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P119 Is A Practice Incremental Shuttle Walk Test Needed For Patients With Chronic Obstructive Pulmonary Disease Admitted To Hospital For An Acute Exacerbation?
  1. V Johnson-Warrington1,
  2. K Mitchell2,
  3. S Singh2
  1. 1University Hospitals Coventry and Warwickshire, Coventry, UK
  2. 2Centre for Exercise and Rehabilitation Science, University Hospitals of Leicester NHS Trust, Leicester, UK


Introduction The Incremental Shuttle Walk Test (ISWT) assesses exercise capacity in patients with Chronic Obstructive Pulmonary Disease (COPD). Guidelines suggest 2 ISWTs should be performed. However, in patients who have been admitted with an acute exacerbation, it is unknown if 2 ISWTs are required.

Objective To investigate if a practice ISWT is needed for inpatients with an acute exacerbation of COPD.

Methods Patients admitted to hospital with an acute exacerbation completed 2 ISWTs, prior to discharge. Patients gave written informed consent (ISRCTN84599369) and were included if they used the same oxygen and mobility aid (if any) between tests.

Results 37 inpatients with COPD (19 male) were included: mean (SD) 67.89(8.02) years with BMI 24.66(6.60), FEV1 was 1.07(0.44)l[41.94(13.72)% predicted], FEV1/FVC 47.11(11.70)%, median (inter-quartile range) MRC dyspnoea grade 4(3–5), resting Borg breathlessness 2(0.5–3) and 11 had never exercised.

Participants achieved ISWT1 92.16(97.67)m, post-HR 108.64(14.33), post-SaO2 90.33(3.89), post-Borg breathlessness 4(3–5) and post-Rated Perceived Exertion (RPE) 13(13–15). There was a statistically significant increase of 14.59(29.12)m for ISWT2 (p < 0.05) but no significant differences in HR, SaO2, Borg or RPE. Bland Altman plot (Figure 1a) shows acceptable agreement between the ISWTs.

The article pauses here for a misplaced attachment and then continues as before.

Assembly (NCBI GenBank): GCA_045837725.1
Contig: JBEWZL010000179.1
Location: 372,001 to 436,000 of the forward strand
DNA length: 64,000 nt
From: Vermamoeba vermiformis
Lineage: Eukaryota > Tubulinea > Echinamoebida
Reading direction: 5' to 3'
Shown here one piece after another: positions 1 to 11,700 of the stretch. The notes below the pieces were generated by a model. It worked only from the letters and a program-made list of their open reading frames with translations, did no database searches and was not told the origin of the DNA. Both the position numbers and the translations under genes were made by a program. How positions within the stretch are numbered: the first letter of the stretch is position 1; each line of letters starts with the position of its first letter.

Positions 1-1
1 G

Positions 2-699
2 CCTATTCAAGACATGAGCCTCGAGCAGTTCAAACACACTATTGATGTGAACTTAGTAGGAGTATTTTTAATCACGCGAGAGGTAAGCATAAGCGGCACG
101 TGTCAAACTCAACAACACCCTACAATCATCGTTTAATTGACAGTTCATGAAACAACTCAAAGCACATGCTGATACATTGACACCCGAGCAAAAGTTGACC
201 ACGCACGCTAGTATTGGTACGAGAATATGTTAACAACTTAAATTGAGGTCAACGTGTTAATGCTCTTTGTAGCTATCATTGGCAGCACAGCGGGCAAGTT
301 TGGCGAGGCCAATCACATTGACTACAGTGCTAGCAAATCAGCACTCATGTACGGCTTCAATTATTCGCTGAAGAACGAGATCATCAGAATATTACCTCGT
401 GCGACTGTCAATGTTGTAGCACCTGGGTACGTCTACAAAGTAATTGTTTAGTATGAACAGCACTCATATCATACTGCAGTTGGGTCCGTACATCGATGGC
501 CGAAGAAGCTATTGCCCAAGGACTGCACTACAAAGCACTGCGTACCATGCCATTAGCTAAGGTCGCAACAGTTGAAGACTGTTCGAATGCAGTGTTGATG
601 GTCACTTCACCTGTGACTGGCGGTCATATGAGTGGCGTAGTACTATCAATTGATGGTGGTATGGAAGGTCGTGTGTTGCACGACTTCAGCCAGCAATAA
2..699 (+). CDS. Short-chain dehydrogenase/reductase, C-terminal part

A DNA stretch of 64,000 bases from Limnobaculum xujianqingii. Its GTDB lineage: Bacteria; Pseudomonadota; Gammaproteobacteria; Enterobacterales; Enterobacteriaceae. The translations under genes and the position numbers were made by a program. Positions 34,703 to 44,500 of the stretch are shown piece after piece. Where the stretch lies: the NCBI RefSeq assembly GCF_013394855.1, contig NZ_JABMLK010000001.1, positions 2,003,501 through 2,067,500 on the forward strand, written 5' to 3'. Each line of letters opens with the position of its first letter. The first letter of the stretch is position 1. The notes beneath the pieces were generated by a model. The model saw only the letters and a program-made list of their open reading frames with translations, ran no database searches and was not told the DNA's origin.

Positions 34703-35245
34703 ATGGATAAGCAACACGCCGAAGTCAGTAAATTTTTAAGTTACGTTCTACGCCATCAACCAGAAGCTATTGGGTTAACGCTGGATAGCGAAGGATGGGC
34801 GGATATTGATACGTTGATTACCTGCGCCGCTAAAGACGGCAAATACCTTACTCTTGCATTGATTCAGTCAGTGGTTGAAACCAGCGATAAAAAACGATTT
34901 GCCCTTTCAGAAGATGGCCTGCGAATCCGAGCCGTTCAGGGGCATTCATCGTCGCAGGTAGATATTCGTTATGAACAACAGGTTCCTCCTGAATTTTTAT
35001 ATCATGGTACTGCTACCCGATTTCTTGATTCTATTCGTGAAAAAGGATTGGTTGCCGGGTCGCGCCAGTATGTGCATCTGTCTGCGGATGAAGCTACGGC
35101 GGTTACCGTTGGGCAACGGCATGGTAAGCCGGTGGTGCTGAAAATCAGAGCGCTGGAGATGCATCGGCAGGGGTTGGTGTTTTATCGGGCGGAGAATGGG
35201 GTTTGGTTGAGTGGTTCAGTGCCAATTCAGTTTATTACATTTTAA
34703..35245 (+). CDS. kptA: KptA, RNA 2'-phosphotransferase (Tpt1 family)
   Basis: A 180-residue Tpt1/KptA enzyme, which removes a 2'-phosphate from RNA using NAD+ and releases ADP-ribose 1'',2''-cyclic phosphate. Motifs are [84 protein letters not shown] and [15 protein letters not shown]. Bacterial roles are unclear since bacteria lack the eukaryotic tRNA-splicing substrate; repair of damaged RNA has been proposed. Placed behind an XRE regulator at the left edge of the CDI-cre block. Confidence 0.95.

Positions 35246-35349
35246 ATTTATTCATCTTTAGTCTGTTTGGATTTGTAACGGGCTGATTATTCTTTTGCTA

When calculating Endurance Shuttle Walk Test (ESWT) level at 85% VO2 peak as estimated from ISWT1 and ISWT2, there was a significant increase of one level (p < 0.05).

Multiple regression explained 92.1% of the variance (F (9–18)p < 0.001, R2 0.921) of the difference between ISWTs using FEV1%predicted, FEV1/FVC%, BMI, exercise history, resting SaO2, ISWT1 distance, ISWT1 post-SaO2, post-Borg and post-RPE (p < 0.05). Using the multiple regression equation to calculate predicted ISWT2, there was good agreement (Figure 1b) and no significance difference between this and actual ISWT2 (0.04 m, p > 0.05).

Conclusions There was a small but statistically significant increase between ISWTs, which was below the minimal clinically important difference. However, this difference changed the ESWT level for some patients which would have had consequences for exercise prescription.

This exploratory work has shown that we can predict the difference between ISWTs using a multiple regression equation which could substitute the need for a second ISWT; this needs to be confirmed prospectively. A practice ISWT is therefore not necessarily needed in this patient group.

Abstract P119 Figure 1a

Bland Altman Plots showing agreement between ISWT1 and ISWT2 and 1b predicted ISWT2 and actual ISWT2

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